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Tour Grace’s Market (complimentary)

Tour Grace’s Market (complimentary)

One of the hidden gems in Ponta Delgada: Mercado da Graca (Grace’s Market)

This is one of our favourite places to visit most mornings.  A place that goes back to the very beginnings of Ponta Delgada, the town at the heart of the Azores, it’s also where most restaurant owners on the island stock up on the local ingredients each morning. Great for people watching with fresh juices served up, it is a must see when here.

Some say it resembles an abandoned indoor car park, but to us, as we believe it is a beautiful place. There are no prepared food stalls or tourist traps, this is as authentic as it gets, with many instagramable opportunities as well as the freshest fruit and vegetables to purchase, many of the stall holders are the farmers themselves.

We go to the market most days, to book and join us for a tour click here or read on below about what you can discover in the market.

Fruits: Oranges, limes, lemons, bananas, but to name a few are all locally grown and sold here at the market. But it is the Pineapples or Abicihe as they are known in Portuguese that are unique here.  These Azorean pineapples are a thing of beauty, they taste so much sweeter than the pineapples you will be used to. But how do they grow? The islands aren’t tropical, and there are very few months of full sun, the humidity is harsh and chilly rather than warm and balmy.  So how?  With a little ingenuity that comes from isolation and economic necessity, Azorians learned to cultivate pineapples (originally brought over for ornamental purposes) in greenhouses. They speed up the ripening process by light smoking, concentrating the sugars and ripening the pineapples at a smaller size. Even then they  2 years to grow! These can be brought from the market to eat as is or in boxes ready to take home on the plane.

Fish: Because of its volcanic history, the irregular sea floor surrounding the Azores provides many cliffs, reefs and plateaus for an abundant variety of fish. Red snapper, bluefish, and a variety of tuna come to feast on the abundant anchovies and sardines that the Portuguese are best known for. At the market, the fishmongers will boisterously make sure everyone knows their fish is fresh, and if you wake in the dark and head to the docks surrounding the entire island, you’ll find proof of that. Because of this, Azorean food relies much more heavily on fish than continental Portuguese. Because of their abundance and robust health, every restaurant on Sao Miguel will have plump sardines on their menu, most often simply grilled with salt and served with lemon and boiled potatoes.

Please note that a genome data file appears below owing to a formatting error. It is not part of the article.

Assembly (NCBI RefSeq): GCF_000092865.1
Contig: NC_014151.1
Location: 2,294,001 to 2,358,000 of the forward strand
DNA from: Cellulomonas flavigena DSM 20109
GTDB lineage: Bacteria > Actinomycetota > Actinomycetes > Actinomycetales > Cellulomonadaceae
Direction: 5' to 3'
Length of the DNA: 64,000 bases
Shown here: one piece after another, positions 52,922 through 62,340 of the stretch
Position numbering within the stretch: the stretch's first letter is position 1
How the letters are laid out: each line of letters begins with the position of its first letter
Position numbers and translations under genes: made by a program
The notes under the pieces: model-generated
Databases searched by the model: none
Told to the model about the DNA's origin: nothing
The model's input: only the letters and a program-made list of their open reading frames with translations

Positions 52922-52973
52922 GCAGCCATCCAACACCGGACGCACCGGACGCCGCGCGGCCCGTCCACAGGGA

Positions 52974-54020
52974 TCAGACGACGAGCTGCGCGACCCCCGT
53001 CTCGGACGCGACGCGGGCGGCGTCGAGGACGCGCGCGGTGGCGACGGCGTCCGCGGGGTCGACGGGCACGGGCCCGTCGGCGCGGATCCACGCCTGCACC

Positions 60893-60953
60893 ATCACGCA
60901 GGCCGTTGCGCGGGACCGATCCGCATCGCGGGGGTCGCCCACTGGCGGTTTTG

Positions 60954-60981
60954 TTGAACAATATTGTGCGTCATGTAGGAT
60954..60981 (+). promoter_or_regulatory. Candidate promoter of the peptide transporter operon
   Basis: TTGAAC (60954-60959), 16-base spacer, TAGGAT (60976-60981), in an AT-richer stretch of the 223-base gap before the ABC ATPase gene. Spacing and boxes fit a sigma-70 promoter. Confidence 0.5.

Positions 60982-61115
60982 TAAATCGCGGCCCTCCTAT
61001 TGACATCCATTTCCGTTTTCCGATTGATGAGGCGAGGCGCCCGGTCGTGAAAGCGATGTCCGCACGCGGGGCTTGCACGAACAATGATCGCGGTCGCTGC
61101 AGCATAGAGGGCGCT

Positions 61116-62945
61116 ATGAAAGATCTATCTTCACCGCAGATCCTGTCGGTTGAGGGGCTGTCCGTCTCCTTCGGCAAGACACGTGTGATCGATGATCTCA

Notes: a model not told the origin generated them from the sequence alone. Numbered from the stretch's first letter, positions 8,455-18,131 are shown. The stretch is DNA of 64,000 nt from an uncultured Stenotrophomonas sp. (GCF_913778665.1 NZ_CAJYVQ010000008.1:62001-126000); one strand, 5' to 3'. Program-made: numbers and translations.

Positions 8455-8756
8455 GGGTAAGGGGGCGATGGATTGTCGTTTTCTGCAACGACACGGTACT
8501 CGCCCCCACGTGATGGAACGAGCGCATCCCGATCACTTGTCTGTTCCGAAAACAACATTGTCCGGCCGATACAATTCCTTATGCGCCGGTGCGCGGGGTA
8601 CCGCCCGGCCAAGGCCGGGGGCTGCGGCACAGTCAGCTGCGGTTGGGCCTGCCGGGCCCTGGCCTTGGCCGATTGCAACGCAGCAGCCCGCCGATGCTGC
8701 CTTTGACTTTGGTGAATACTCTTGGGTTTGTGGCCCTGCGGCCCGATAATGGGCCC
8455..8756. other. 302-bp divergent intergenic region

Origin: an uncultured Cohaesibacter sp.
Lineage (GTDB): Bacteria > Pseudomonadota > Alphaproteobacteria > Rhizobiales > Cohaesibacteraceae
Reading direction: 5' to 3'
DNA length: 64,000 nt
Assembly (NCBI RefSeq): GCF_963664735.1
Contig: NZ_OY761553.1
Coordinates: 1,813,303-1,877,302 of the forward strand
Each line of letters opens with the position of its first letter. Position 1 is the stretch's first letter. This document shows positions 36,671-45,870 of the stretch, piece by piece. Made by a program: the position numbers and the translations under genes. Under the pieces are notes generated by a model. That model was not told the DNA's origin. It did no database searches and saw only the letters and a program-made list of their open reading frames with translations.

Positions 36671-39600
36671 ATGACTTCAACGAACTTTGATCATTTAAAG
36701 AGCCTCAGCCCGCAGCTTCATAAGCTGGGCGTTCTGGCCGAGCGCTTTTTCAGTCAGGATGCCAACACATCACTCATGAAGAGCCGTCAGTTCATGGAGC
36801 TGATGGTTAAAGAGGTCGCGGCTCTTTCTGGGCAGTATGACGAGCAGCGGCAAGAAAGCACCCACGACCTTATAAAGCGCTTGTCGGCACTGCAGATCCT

São Jorge Cheese: The island of São Jorge started producing one of the most recognizable Portuguese cheeses centuries ago when the robust cattle that fed alternatively on pastures of grass and legumes produced so much high-quality milk that islanders soon found they could produce far more than they ate, and started exporting. The raw milk is aged for a minimum of three months, producing a semi-hard, yellow cheese with a mild tang and a subtle grassy aroma. Aged longer (usually around nine months), it becomes slightly crumbly, far deeper in peppery and musty flavour, and leaves an almost puckered feeling in the mouth. On São Miguel, São Jorge cheese is most often served at the beginning of a meal, sliced thin, next to Portuguese rolls. It’s also a common quick breakfast or lunch sandwich.

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Meats: When most people think of Portuguese sausage, they think of linguiça first, but in the Azores, it’s all about spicy chouriço. Similar to Spanish chorizo, the smoked and dried links are dark with pepper, paprika and garlic; a bit smokier and darkly flavoured than linguiça. It’s also a commonly served as an appetizer, under which aguardente—a liquor similar to moonshine or gin—flames, giving the sausage its final outward char before getting sliced and eaten. Cows outnumber humans in the Azores, and because of the vast amount of green, thriving, fertile land, all of the beef on the island is grass fed, incredibly rich and marbled, and is slaughtered continually for local use.

Fresh Herbs: Most Azoreans have a garden; even those in row houses will grow a few tomatoes or herbs with whatever light they can find. And because of the simplicity of the cuisine. Like the meat and fish bread or caught nearby, the herbs are also kept as simply grown and organic as possible. Mint, sage, rosemary and especially parsley are often added to the end of dishes to bring some brightness to the otherwise hearty cuisine.

The market, much like Azorean cuisine itself, it does not try to be fanciful or photo-ready. Instead, the locally-grown and imported foods you can get here reflect the honest cooking of the island: fresh fish, meat, herbs, fruit, and vegetables are steamed, roasted or broiled together for rich, earthy results. You are welcome to sign up for a tour here.

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